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Temporary employment, working conditions, labour market regulation and health: a cross-country multi-level study
University of Gävle, Faculty of Health and Occupational Studies, Department of Occupational Health Science and Psychology, Occupational Health Science. University of Gävle, Centre for Musculoskeletal Research.
University of Gävle, Faculty of Health and Occupational Studies, Department of Occupational Health Science and Psychology, Occupational Health Science. University of Gävle, Centre for Musculoskeletal Research.ORCID iD: 0000-0002-5055-0698
2020 (English)Conference paper, Oral presentation with published abstract (Other academic)
Abstract [en]

Various forms of temporary employment has been on the rise in OECD countries since the late 1980’s. It’s been argued that temporary work set individuals in economic insecurity and poor working conditions. Therefore, temporary work is thought to be negative for health. However, findings are inconclusive. Whereas some studies do report worse health among temporary than non-temporary workers others report the opposite. Differences in findings might be explained by the fact that some studies considers socioeconomic position and job characteristics whereas others don’t. It’s also been argued that a key explanation for inconsistent findings might be differences in welfare policy across countries. The aim of this study is to investigate the association between temporary work, working conditions, welfare policy and self-rated health and well-being. This is done in a cross-sectional multi-level analysis of the 5th wave of European Working Conditions Survey including 22 European countries with control for proportion of GDP spent on active (ALMP) and passive (PLMP) labour market policy respectively.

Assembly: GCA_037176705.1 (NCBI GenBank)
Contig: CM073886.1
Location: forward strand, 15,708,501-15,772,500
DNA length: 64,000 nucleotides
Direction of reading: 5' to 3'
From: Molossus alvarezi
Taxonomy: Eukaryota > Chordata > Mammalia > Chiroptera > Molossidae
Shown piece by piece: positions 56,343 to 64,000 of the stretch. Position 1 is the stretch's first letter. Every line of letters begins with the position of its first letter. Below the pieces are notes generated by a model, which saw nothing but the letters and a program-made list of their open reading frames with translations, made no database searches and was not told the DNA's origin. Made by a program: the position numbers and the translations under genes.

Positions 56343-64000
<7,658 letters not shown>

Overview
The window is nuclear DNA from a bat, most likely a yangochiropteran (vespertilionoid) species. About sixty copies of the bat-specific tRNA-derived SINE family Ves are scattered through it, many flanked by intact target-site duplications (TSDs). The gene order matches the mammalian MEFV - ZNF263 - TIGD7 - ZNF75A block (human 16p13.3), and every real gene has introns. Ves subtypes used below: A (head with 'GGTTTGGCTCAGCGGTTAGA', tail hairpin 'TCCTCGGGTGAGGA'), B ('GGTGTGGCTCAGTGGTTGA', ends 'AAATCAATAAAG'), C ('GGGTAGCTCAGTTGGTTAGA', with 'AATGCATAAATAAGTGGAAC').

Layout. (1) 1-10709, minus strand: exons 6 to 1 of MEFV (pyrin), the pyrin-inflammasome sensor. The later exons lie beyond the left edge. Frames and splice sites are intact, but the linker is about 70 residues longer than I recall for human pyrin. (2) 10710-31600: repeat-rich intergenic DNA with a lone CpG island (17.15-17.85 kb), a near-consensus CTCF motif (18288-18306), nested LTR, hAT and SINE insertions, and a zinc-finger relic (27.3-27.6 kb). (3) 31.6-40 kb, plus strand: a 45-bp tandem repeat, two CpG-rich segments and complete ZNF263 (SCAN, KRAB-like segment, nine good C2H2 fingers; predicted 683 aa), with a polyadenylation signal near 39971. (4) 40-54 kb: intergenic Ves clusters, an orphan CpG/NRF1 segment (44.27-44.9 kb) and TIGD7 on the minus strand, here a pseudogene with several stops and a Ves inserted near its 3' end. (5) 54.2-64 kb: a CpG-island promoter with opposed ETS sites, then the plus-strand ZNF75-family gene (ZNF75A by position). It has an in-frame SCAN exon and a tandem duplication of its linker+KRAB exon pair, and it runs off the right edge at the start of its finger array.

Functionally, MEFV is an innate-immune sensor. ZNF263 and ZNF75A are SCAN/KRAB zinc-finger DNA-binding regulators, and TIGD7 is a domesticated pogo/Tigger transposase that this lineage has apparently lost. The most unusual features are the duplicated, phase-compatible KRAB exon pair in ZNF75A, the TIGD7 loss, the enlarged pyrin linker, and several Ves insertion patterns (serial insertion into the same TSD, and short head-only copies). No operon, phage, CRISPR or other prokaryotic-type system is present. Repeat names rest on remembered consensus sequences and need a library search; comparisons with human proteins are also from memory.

The results show no significant association between type of employment, ALMP, PLMP and self-rated health. Working conditions and socioeconomic position are significantly associated with self-rated health. There is a significant negative association between type of employment and well-being such that those in temporary employment report lower well-being than non-temporary employees. A positive interaction between PLMP and temporary employment means that PLMP is positively associated with well-being for those who have a temporary contract. The strength of the association between temporary work and well-being decreases after adjustment for working conditions and socioeconomic position. ALMP is not significantly associated with well-being.

Conclusion: Temporary work is negatively associated with well-being, but not with health. PLMP buffer the possible negative impact from temporary employment whereas ALMP do not seem to have the same importance. However, the cross-sectional design calls for further studies

Place, publisher, year, edition, pages
2020.
National Category
Sociology
Identifiers
URN: urn:nbn:se:hig:diva-31308OAI: oai:DiVA.org:hig-31308DiVA, id: diva2:1379205
Conference
International Sociological Association Congress 2020
Available from: 2019-12-16 Created: 2019-12-16 Last updated: 2019-12-17Bibliographically approved

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Svensson, SvenHeiden, Marina

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CiteExportLink to record
Permanent link

Direct link
Cite
Citation style
  • apa
  • harvard-cite-them-right
  • ieee
  • modern-language-association-8th-edition
  • vancouver
  • Other style
More styles
Language
  • sv-SE
  • en-GB
  • en-US
  • fi-FI
  • nn-NO
  • nn-NB
  • de-DE
  • Other locale
More languages
Output format
  • html
  • text
  • asciidoc
  • rtf